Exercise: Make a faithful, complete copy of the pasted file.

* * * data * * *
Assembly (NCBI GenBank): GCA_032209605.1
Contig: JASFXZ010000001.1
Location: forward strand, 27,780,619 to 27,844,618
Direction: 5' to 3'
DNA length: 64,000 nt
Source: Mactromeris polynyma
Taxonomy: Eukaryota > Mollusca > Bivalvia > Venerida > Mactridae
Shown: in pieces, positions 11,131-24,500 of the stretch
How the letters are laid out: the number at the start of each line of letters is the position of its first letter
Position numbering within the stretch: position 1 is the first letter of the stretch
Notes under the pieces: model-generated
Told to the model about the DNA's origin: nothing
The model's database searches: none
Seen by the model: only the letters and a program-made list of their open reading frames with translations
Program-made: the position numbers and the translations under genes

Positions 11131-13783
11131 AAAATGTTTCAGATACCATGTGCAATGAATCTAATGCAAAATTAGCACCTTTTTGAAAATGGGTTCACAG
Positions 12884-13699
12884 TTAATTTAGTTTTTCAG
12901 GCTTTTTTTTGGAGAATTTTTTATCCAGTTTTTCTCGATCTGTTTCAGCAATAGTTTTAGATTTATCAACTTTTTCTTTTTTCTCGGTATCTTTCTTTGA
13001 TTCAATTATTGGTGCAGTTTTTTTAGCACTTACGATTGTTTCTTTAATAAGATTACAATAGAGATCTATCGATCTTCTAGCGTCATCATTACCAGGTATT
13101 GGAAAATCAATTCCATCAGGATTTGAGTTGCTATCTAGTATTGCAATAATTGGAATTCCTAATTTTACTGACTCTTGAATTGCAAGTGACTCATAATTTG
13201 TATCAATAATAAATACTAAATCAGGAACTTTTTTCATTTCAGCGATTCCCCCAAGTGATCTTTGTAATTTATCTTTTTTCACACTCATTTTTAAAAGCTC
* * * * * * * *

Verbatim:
Assembly (NCBI GenBank): GCA_032209605.1
Contig: JASFXZ010000001.1
Location: forward strand, 27,780,619 to 27,844,618
Direction: 5' to 3'
DNA length: 64,000 nt
Source: Mactromeris polynyma
Taxonomy: Eukaryota > Mollusca > Bivalvia > Venerida > Mactridae
Shown: in pieces, positions 11,131-24,500 of the stretch
How the letters are laid out: the number at the start of each line of letters is the position of its first letter
Position numbering within the stretch: position 1 is the first letter of the stretch
Notes under the pieces: model-generated
Told to the model about the DNA's origin: nothing
The model's database searches: none
Seen by the model: only the letters and a program-made list of their open reading frames with translations
Program-made: the position numbers and the translations under genes

Positions 11131-13783
11131 AAAATGTTTCAGATACCATGTGCAATGAATCTAATGCAAAATTAGCACCTTTTTGAAAATGGGTTCACAG
Positions 12884-13699
12884 TTAATTTAGTTTTTCAG
12901 GCTTTTTTTTGGAGAATTTTTTATCCAGTTTTTCTCGATCTGTTTCAGCAATAGTTTTAGATTTATCAACTTTTTCTTTTTTCTCGGTATCTTTCTTTGA
13001 TTCAATTATTGGTGCAGTTTTTTTAGCACTTACGATTGTTTCTTTAATAAGATTACAATAGAGATCTATCGATCTTCTAGCGTCATCATTACCAGGTATT
13101 GGAAAATCAATTCCATCAGGATTTGAGTTGCTATCTAGTATTGCAATAATTGGAATTCCTAATTTTACTGACTCTTGAATTGCAAGTGACTCATAATTTG
13201 TATCAATAATAAATACTAAATCAGGAACTTTTTTCATTTCAGCGATTCCCCCAAGTGATCTTTGTAATTTATCTTTTTTCACACTCATTTTTAAAAGCTC